OLDER…AND WISER?

By Suzanne Sparrow Watson

GratitudeThis month I celebrated a milestone birthday. I am not unhappy about celebrating another birthday. In fact, this past year has given me reason to be especially grateful that I’m adding a candle to my birthday cake. And not just because it was the Costco All-American chocolate cake or because I got to spend it with my brothers and their wives.  In the past ten months my best friend passed away suddenly, an old friend succumbed to cancer, three acquaintances died, a close friend’s grandson was killed in an auto accident and another’s husband was diagnosed with ALS. Two more friends’ husbands were told they have Alzheimer’s. I don’t even want to discuss the people who have had the ubiquitous Senior Citizen joint replacements.

At one point I thought “Enough!” I don’t need any more signals that I should appreciate each day and every person in my life. I get it. But all of these events got me to thinking about what else – if anything – I’ve learned along life’s highway. I reflected on those philosophies or words of wisdom that have stuck with me. Some I learned as a young woman, some with gray in my hair. There are lessons I learned that are serious and some…well, not so much. Here’s what I came up with – “Life Lessons” if you will – in no particular order:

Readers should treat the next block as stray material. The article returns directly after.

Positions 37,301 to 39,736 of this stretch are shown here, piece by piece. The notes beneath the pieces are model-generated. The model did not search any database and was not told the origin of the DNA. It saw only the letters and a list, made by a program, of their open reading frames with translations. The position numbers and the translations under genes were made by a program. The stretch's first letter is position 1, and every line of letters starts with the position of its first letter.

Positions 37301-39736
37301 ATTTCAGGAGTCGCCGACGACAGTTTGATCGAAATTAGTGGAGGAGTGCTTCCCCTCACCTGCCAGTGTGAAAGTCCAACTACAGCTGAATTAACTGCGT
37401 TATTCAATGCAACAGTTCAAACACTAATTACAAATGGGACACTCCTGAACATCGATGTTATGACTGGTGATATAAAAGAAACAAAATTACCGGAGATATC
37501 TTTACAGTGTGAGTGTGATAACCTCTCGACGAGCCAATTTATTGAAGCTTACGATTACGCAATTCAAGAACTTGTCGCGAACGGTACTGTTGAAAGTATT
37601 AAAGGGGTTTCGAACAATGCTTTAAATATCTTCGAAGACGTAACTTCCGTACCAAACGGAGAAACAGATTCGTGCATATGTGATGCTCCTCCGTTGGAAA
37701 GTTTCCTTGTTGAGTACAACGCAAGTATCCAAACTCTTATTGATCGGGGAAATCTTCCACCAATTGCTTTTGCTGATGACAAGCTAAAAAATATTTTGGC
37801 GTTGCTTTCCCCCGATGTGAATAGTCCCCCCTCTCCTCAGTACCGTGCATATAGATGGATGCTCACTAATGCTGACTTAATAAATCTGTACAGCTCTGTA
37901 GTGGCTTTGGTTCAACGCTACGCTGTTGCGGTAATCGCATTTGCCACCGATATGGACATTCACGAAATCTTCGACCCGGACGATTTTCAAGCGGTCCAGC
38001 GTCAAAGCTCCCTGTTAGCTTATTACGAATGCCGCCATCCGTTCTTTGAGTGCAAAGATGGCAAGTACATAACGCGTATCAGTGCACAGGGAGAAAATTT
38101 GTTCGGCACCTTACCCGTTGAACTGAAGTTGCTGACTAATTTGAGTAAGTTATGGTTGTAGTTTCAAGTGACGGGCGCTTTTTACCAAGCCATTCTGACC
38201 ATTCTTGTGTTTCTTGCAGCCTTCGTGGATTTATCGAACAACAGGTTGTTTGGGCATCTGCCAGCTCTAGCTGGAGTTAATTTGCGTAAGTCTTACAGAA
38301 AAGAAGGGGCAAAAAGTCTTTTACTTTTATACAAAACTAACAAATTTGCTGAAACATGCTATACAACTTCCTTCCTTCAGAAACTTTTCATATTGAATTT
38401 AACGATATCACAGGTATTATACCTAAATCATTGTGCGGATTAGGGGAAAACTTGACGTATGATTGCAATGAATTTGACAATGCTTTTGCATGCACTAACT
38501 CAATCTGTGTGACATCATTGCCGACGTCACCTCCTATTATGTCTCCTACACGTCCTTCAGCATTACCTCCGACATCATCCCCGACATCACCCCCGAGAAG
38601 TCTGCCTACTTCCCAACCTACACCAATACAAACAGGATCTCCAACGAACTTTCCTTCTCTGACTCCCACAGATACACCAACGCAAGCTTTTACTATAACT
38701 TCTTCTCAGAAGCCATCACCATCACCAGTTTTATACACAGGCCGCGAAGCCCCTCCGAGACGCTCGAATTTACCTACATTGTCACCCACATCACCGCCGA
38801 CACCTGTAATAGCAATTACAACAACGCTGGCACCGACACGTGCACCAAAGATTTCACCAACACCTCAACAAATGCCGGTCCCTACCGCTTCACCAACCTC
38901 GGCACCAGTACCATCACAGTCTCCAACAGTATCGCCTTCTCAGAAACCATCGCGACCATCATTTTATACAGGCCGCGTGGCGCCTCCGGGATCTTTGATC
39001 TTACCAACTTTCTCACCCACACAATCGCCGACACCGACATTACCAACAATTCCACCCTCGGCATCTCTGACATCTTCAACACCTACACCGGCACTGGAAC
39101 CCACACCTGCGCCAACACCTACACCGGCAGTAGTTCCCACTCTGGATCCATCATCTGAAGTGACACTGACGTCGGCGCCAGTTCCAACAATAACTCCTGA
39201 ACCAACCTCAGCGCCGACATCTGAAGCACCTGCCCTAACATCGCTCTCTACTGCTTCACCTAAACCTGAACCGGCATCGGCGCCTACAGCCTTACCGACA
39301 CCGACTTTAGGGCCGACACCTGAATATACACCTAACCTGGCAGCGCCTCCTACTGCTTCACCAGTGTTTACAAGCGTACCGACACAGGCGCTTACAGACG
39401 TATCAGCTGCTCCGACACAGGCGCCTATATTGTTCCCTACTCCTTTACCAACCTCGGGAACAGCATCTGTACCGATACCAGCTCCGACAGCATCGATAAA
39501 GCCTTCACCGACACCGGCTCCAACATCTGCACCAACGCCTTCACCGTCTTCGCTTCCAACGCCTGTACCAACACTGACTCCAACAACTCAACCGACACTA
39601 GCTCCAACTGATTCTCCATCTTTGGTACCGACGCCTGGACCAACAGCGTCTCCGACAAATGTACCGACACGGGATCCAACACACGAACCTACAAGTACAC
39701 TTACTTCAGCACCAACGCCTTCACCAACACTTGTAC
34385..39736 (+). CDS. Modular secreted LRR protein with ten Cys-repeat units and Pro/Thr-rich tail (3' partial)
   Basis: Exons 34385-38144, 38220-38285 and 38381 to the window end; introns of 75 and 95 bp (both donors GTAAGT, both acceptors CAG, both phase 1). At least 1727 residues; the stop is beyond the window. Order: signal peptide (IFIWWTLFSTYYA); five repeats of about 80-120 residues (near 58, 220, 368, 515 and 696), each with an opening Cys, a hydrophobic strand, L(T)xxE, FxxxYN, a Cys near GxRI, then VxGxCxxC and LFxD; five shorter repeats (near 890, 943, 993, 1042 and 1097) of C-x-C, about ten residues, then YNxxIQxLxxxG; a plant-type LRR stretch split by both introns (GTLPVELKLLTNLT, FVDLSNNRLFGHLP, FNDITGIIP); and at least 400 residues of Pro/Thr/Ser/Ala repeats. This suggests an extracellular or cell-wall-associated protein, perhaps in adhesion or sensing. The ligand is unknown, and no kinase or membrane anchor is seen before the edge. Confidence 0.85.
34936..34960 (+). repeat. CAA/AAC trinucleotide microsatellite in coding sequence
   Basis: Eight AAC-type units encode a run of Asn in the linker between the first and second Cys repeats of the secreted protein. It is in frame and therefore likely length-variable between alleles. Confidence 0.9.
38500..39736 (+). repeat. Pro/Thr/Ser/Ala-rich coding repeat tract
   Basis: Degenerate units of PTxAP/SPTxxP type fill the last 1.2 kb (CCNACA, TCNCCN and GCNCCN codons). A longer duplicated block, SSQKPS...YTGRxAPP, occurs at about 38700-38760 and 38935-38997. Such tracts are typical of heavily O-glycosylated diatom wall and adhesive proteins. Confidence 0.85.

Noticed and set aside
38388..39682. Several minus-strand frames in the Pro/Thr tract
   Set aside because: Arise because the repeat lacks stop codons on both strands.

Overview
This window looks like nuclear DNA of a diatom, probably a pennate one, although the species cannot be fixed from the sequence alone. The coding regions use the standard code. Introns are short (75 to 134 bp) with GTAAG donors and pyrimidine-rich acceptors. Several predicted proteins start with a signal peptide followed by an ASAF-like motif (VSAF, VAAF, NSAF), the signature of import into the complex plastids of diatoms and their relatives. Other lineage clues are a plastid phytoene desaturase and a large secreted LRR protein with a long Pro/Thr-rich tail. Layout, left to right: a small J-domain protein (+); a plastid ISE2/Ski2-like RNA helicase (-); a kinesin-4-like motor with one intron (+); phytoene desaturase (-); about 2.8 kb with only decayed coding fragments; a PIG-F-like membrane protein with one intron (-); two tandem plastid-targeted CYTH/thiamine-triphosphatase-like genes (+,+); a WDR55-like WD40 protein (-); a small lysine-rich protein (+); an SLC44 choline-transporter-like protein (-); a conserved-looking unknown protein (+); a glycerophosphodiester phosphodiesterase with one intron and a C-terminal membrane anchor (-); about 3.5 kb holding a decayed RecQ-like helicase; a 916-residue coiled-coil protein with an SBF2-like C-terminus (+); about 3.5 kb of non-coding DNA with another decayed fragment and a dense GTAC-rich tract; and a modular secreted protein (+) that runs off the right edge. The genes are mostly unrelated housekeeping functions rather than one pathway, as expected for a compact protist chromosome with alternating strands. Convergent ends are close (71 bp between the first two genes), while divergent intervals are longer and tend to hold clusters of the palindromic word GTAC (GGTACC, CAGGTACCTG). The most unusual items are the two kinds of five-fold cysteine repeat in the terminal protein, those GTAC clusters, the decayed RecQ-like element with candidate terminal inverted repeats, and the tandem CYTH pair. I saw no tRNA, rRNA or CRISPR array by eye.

Do-Gooders

Do-Gooders

People who repeatedly tell you how wonderful they are – aren’t. My first job out of college I worked as the head of marketing and advertising for an upscale condominium developer. One of my first clients told me incessantly about her Christian faith and how devout she was. She then proceeded to deal with everyone in an underhanded manner six ways to Sunday (when, presumably, she was on her way to church). It was a good lesson to learn early in life – beware of self-promoters.

Duct Tape and WD-40 are the answers to all home repairs. I read this at least 30 years ago and thought it was a joke. Turns out it was pretty good advice. If it sticks, grinds or squeaks, spray it with WD-40. If it’s cracked, split or fractured, slap some duct tape on it and you’re good to go.

You choose your destiny. Many years ago I read Wayne Dyer’s Book, “The Sky’s The Limit” wherein he states that we have a choice in how we approach our lives, and that choosing to be happy is, in the long run, far easier than wallowing in misery. He’s right.

Perspective is key. I love Robert Fulghum’s philosophy on this:  “Life is lumpy. And a lump in the oatmeal, a lump in the throat, and a lump in a breast are not the same lump. One should learn the difference.” Wise words.

I need more light and magnification each year

I need more light and magnification each year

A woman’s best friends after age 50 are tweezers and a high-powered magnification mirror. ‘Nuff said.

Enjoy the process. Twenty years ago I was putting together a big conference at work, hosting more than 1,000 people.  It was months in the making and I was stressed out to say the least.  The event planner finally looked me in the eye and said, “You’d better enjoy the process because the actual event is only 8 hours.”  It was good advice that has ended up having broad application for life in general.  Since then I’ve tried to enjoy the journey.  Except during a root canal.